German word of the day: Der Valentinsmuffel

Kate Brady
Kate Brady - [email protected] • 14 Feb, 2022 Updated Mon 14 Feb 2022 08:21 CEST
image alt text

This person doesn't buy into the whole Valentine's Day thing. So if you're with a Valentinsmuffel, don't expect a card or chocolates.

What does it mean? 

Der Muffel means “sour puss” or “grouch.” Therefore, someone who hates Valentine’s Day is sometimes referred to in Germany as Der Valentins-Muffel, or Valentinsmuffel.

How is it used? 

Presumably this word is used quite often, as 40 percent of Germans said they hated Valentine’s Day in 2017, according to a Bild article. 

The Elbphilharmonie in Hamburg, decorated for Valentinstag. Photo: DPA. 

It is, after all, not traditionally celebrated in Germany. In fact, most traditions around the holiday were brought to Germany by Americans stationed in the country after World War II.

The first Valentine’s Ball in Germany took place in Nuremberg in 1950 and the holiday has slowly spread in popularity since then.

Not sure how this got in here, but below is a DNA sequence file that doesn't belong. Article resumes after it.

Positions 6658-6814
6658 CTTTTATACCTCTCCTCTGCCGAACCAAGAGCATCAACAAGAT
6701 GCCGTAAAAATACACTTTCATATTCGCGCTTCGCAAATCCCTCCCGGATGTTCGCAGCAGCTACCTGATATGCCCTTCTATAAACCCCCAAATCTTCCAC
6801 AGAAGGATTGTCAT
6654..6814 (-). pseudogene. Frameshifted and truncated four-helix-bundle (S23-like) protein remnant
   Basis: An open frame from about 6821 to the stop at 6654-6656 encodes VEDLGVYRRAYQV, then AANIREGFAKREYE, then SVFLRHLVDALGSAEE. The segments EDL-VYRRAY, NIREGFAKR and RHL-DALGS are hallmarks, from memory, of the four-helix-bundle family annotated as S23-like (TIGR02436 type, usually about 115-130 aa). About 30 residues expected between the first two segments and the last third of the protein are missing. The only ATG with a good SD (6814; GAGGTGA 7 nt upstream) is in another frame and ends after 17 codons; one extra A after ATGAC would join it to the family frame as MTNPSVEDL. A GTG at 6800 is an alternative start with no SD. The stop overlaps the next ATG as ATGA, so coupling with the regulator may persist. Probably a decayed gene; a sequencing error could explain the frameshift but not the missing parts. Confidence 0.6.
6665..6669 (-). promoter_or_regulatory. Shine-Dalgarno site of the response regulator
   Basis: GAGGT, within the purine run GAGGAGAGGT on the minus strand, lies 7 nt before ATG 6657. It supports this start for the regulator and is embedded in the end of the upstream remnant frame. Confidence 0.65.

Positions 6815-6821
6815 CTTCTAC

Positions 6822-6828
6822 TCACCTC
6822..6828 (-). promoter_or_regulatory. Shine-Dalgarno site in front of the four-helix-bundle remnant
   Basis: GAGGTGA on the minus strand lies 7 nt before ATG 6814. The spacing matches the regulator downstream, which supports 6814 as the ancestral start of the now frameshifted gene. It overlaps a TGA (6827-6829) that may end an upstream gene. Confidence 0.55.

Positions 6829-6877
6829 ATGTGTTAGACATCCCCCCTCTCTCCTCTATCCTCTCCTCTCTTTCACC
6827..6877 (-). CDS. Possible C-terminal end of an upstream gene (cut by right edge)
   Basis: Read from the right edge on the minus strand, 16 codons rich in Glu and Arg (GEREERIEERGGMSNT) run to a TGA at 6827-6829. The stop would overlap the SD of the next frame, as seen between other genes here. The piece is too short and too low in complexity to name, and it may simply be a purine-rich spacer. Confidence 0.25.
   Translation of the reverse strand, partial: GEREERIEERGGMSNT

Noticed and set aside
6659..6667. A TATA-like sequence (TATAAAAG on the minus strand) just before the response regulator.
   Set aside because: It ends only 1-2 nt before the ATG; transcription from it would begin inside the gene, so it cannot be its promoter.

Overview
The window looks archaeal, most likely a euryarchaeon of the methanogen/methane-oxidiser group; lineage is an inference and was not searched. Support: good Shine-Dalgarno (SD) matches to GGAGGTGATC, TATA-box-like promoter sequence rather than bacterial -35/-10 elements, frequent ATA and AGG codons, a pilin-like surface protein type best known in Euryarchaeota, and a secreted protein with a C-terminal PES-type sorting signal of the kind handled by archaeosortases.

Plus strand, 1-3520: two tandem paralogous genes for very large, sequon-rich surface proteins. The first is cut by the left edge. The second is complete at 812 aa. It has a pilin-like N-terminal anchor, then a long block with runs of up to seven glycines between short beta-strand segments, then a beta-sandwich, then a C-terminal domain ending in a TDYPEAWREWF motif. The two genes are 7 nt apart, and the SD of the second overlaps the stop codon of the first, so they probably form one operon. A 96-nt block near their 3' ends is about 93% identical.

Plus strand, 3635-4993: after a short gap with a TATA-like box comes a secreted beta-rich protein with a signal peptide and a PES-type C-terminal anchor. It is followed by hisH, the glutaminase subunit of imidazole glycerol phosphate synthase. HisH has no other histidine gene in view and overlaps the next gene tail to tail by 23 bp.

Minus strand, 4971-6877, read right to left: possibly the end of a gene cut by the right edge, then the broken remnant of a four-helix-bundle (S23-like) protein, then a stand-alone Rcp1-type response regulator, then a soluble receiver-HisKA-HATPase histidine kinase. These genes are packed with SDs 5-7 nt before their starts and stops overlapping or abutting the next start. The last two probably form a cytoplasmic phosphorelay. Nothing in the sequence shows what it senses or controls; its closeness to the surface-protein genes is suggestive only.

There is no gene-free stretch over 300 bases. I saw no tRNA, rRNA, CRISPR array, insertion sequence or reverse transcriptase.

READ ALSO: Then and now: How Valentine's Day has blossomed in Germany

The main beneficiaries of the celebration are the German flower and sweets industries, whose prices increase during the month of February. 

Example Sentences: 

Mein Mann ist ein Valentinesmuffel, deshalb bekomme ich keine Geschenke zum Valentinstag.

My husband is a Valentine’s sour puss, so I don’t get any gifts for Valentine’s Day. 

Wahrscheinlich sind so viele Deutschen Valentinesmuffel, weil der Valentinstag so kommerzialisiert ist. 

Most Germans are probably Valentine’s grouches because Valentine’s Day is so commercialised.




Kate Brady 2022/02/14 08:21

Please keep comments civil, constructive and on topic – and make sure to read our terms of use before getting involved.

Please log in to leave a comment.

See Also